VOL. 124 | NO. 6 | Friday, January 9, 2009
Local Developer Mixed Up In Pickwick Dispute
By Tom Wilemon
A once-wooded site that was supposed to be a $4 million, 31-acre marina development on the Mississippi side of Pickwick Lake is now a red clay hill at the center of a federal lawsuit involving a Collierville resident and a contest for control of the Tennessee Valley Authority-owned land.
The trees were cleared two years ago, but the project was never built. The site was formerly a roadside park off Miss. 25 about two miles south of Aqua Yacht Harbor.
The original plans for the project included a marina with 228 boat slips, a fuel dock, dry-stack storage and rental cabins. The project was anticipated to cost about $4 million, according to press reports when it was announced in 2005.
David McMeans of Collierville, the developer of Pickwick Pines Resort, is in default on his sublease from the Tishomingo County (Miss.) Development Foundation, which, in turn, is in default on its lease from TVA, according to officials at the federal agency.
McMeans did not return phone calls from The Daily News.
Mike Tutor of Memphis, the president of Radians Inc. and the owner of Marine Sales of Pickwick, has approached the development foundation about taking over the project.
Besides the uncertainty over control of the property, the shadow of a federal lawsuit is hanging over the project, filed by waterfront cabin owner and Memphian John Lichterman and others who own property nearby.
The cabin owners contend that TVA “has systematically approved the destruction and clear-cutting of trees in the protected buffer areas.”
U.S. District Judge Sharion Aycock in December 2007 ruled that a 100-foot buffer along the north end of the cove had been violated, but decided in favor of defendants TVA, the county development foundation and Pickwick Pines Marina Inc., on another buffer zone. The judge determined that a 50-foot shoreline management zone had not been violated.
The cabin owners have appealed the ruling from the federal court in Aberdeen, Miss., to the U.S. Court of Appeals for the Fifth Circuit.
McMeans’ company, Pickwick Pines Marina Inc., defaulted on sublease payments in August, and the county Development Foundation followed suit a few months later.
TVA was owed $121,000, which included deferred payments from 2006 and 2007, according to an investigation by the U.S. Office of the Inspector General. The TVA had allowed deferments and extensions through amendments to the lease.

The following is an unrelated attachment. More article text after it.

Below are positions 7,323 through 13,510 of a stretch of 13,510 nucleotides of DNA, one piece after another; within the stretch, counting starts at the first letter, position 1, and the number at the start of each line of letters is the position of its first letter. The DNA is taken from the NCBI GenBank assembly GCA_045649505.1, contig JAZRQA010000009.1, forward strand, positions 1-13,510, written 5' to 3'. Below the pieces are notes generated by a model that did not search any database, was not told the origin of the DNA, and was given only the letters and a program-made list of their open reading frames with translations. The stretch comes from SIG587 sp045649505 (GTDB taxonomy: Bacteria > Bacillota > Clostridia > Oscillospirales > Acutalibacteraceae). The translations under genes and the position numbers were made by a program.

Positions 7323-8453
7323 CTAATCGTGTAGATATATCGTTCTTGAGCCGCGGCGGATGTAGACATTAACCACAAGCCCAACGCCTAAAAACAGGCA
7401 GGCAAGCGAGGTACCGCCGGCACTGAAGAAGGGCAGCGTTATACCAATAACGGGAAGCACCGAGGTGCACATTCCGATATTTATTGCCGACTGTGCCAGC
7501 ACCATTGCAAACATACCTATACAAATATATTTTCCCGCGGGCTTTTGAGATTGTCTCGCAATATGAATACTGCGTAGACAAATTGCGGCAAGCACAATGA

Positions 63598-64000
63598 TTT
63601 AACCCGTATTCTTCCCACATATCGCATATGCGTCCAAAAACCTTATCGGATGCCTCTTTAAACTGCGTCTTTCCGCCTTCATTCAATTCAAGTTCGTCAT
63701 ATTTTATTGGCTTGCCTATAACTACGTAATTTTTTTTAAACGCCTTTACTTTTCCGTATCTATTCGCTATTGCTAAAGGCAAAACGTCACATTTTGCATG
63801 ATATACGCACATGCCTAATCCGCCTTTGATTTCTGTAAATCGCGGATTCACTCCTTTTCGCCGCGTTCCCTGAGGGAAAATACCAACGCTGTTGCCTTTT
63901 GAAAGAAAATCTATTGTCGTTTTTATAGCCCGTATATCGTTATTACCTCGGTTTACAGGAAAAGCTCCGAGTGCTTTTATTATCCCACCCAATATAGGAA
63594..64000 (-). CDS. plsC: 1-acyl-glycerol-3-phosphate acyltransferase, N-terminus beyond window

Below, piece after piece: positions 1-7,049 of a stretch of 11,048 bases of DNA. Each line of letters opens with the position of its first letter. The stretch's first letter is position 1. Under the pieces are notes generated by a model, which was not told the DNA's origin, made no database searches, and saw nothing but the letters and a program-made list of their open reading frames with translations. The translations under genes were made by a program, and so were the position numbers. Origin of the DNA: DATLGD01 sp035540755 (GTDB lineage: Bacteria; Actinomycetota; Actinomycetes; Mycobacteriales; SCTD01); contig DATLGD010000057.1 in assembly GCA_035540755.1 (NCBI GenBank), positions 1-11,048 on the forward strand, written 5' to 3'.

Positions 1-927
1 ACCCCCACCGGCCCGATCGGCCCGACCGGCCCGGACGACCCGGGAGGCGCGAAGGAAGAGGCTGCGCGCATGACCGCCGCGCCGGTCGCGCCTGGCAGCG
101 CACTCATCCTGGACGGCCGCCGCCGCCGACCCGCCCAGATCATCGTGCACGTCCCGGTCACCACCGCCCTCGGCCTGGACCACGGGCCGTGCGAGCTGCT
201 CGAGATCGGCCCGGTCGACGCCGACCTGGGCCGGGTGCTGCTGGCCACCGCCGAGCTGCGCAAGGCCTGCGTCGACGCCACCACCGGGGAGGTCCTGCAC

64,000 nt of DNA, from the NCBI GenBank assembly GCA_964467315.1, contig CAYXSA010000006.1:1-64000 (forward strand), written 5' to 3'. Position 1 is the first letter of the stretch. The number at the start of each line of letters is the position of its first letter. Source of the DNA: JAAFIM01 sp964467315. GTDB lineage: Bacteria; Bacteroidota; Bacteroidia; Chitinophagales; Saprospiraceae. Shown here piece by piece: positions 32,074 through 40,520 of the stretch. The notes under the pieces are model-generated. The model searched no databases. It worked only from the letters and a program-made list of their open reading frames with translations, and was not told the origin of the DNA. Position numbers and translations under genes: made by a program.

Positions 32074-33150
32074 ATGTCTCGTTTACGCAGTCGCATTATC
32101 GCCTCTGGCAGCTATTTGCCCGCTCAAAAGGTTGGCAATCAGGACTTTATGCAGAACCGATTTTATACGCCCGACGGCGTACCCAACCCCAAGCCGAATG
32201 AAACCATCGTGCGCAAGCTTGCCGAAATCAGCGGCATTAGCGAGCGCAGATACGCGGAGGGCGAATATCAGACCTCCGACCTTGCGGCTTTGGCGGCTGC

The federal watchdog agency conducted the investigation “based on concerns expressed to the Office.”
The money is not the only reason that Pickwick Pines Marina and the Tishomingo County Development Authority (TCDF) are in default.
“According to the most recent amendment, TCDF shall have invested a minimum of $1 million for development of the site by June 30, 2008,” the report states. “Additionally, TCDF is to have completed and in operation prior to Dec. 31, 2008, (1) a restaurant, (2) six rental cabins, and (3) at least 100 slips in an operating marina. According to TVA personnel, the minium investment provision of the easement has not been met.”
On Aug. 26, the county development foundation sent Pickwick Pines a notice of default, stating the company had 30 days to remedy the defaults or the lease would be terminated, the report noted.
Pickwick Pines did not remedy the default. Last month, the development foundation, in turn, failed to make a lease payment even though the amount had been lowered.
Under an amended payment structure, there were to be two equal payments of $26,300 due Sept. 15 and Dec. 15.
“There was a payment due date of Dec. 15, it is my understanding, and commitments were made to reconcile by Dec. 31,” said Jim Allen, a spokesman for TVA. “That has not happened.”
The federal agency has made no decision on how it will handle the default, Allen said, and is “evaluating all options to determine how to proceed.”
Time for compromise
Gary Matthews, the executive director of the development foundation in Tishomingo County, said the organization is trying to work out an agreement with TVA.
“Hopefully by mid-February, we will know where we will be going,” Matthews said.
The development foundation is “looking at all options,” including bringing in another developer, Matthews said.
The officials are considering reimbursing McMeans for some of his expenses from the project. Tutor, who previously negotiated with McMeans about joining the project, submitted a letter of intent of his own after the negotiations faltered and McMeans went into default.
Tutor withdrew his letter of intent in December, but said he is still interested in taking over the project. However, he has told county Development Foundation officials that he will not reimburse McMeans.
“I have a lot of respect for the lake, the effect it’s had on my family and the people I know who go up there,” Tutor said.
He said he was aware of the federal lawsuit and disputes over what the federal permit allows.
“I certainly would do everything I could to help with the aesthetics of the lake,” Tutor said. “That’s half of the enjoyment of going up there. We would certainly make sure we followed the legal requirements of the permit.”